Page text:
As man and wife I recall my father and mother as being you might say two opposites. As I said before, my mother loved to talk and my father didn’t -or possibly was the type that just couldn’t put his thoughts into words. Whatever, he had very little to say, even as close as he and I were we never had that much to say to each other. Just being together….(voice cracks) seemed to be all that we needed, no words were necessary. I enjoyed talking with my mother, up to a point, and use to… I don’t think it bothered my father… the need to listen to her babble on about the various events of the day or books she had read or movies she’d seen, he would just sit there and listen. I can truthfully say I never heard a harsh word spoken between them. My father never failed to kiss my mother good-bye when he went to work. She always was there to prepare his dinner, lunch, I think they had a good relationship, in fact I know they did. He was devoted to her and to her health, which was shaky at times. She wasn’t a strong one, a good cook, but the housework my father took care of most of the hard work, washing the floors or anything of that nature that required any effort he took care of it.

My grandfather and his sister Bernice
As a family growing up my brother Lawrence and my sister Bernice… times when we were children we got along well as a family. There was the usual childish arguments- fights if you want to call them that – they never went beyond the word stage. I recall only getting one licking or thrashing as you want to call it, that occurred was as a result of me sticking a pin into my sister behind one Saturday night as she was taking a bath. And my father chased me around an old shred out in our backyard down on Downing Street until I ran outa breathe and he put it to me good he.. uh… (laughs)… think back now and I deserved every damn whack he gave me. I could have hurt her very badly when I jabbed her with that pin. But I still have to laugh at the sight of her jumping out of the tub (laughs). That was the only licking I can ever recall. Harshest thing he ever done was just to look at me with his look he had and say quietly “you know better than that”. If anything in life I think my father and mother ...what I can recall is the fact they emphasized honesty, not cheating, not stealing, be honest in everything you done. My father neither drank nor smoked, he never criticized those that did, but he himself didn’t drink or smoke.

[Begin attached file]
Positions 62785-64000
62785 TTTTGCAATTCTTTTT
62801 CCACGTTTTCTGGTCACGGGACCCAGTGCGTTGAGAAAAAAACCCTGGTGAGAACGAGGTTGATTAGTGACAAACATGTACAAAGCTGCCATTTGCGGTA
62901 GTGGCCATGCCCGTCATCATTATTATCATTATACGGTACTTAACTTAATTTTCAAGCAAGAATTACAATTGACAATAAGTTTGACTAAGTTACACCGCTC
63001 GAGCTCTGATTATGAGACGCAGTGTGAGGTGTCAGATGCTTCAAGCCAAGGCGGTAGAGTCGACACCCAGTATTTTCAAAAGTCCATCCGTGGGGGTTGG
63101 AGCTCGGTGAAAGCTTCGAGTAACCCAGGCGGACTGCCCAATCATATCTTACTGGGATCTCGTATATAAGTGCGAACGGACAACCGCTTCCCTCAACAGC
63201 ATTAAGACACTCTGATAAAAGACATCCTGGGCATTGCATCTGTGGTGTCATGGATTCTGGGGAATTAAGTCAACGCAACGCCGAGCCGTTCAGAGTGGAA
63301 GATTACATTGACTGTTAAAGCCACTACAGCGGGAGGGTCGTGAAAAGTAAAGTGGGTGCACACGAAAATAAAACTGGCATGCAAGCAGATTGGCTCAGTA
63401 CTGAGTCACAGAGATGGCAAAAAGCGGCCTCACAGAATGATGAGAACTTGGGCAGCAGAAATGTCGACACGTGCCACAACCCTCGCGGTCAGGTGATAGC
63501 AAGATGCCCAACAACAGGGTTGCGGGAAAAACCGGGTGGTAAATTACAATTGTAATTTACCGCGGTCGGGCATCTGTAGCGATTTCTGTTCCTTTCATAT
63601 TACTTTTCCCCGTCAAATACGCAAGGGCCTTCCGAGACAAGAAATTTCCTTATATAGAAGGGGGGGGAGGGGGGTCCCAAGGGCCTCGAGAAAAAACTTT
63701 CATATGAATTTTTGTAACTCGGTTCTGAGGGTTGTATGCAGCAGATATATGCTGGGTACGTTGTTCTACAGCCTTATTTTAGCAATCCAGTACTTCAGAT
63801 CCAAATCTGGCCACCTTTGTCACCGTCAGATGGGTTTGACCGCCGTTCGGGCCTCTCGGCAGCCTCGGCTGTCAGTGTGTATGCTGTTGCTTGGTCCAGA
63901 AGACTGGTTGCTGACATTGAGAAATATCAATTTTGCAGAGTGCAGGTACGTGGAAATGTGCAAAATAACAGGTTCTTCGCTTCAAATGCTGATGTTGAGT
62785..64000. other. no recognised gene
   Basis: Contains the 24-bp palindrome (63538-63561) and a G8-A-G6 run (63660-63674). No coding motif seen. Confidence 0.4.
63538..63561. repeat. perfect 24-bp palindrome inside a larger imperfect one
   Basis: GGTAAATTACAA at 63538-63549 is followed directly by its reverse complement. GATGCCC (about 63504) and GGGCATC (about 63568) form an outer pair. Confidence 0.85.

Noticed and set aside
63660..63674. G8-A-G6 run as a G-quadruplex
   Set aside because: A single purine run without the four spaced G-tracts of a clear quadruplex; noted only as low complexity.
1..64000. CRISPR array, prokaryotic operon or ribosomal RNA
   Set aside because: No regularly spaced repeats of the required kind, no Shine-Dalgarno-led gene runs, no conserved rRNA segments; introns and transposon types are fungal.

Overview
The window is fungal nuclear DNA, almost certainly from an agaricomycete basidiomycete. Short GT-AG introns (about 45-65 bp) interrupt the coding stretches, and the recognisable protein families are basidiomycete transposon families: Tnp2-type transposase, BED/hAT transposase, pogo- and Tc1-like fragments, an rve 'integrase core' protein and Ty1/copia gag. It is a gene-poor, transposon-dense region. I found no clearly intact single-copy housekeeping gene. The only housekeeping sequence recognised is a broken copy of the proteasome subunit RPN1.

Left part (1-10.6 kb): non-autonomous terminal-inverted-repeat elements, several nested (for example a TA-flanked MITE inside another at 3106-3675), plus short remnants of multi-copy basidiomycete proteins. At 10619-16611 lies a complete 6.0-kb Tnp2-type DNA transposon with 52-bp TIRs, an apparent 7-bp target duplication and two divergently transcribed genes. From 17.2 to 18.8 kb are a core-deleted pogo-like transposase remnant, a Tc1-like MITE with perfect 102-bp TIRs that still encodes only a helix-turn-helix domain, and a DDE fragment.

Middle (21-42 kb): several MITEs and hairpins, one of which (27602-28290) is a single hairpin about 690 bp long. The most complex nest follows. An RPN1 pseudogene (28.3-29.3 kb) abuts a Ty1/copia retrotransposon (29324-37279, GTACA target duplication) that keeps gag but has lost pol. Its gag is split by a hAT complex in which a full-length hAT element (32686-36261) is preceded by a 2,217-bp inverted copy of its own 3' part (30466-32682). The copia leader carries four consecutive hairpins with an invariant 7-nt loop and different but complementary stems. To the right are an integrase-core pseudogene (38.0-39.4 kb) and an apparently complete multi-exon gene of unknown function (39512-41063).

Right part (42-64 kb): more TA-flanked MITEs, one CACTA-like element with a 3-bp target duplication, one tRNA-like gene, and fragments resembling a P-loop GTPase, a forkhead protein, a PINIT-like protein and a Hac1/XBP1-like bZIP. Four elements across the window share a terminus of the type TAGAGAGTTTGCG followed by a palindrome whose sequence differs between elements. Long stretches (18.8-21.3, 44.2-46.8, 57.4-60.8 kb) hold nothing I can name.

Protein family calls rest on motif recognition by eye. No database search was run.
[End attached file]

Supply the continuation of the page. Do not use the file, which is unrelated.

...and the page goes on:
I hope you join me next week for Part 4 and more funny stories as told by my grandfather. 


  1. Cortney, it is so wonderful to have the opportunity to record your roots. We moved around a lot as children and lost connections with the family. My mother never would talk about herself and my father passed away 7 months before I was born. I am so enjoying your stories.

  2. What a neat story! You are so lucky to have this recorded history of your grandfather. I wish I had something like that, just to hear his voice.

  3. I am amazed at his use of words, he "speaks" very well, clear and tells so many interesting things. I just love that you have this treasure, I wish we all had wonderful tapes to transcribe of our family history. I love most the part where his father would just look at him and say "you know better than that". powerful testimony.
    thanks for hooking up!

  4. I love the part about your great-grandmother reading "tea leaves" and "telling fortunes". She sounded like such a character and your great grand-father was just what she needed to feel grounded. When you wrote about the "pin-pricking"...well all's I could think about was my own brother...sometimes they were such Yet those are the most endearing memories for sure!
    Bumpa use to talk about how he and his brothers use to play "Superman" and jump off their bedroom dressers and beds and a couple of them actually "broke" their arms while trying to "fly". AND I can just see him and Larry, Harry, Jerry and Jackie getting into all kinds of mischief!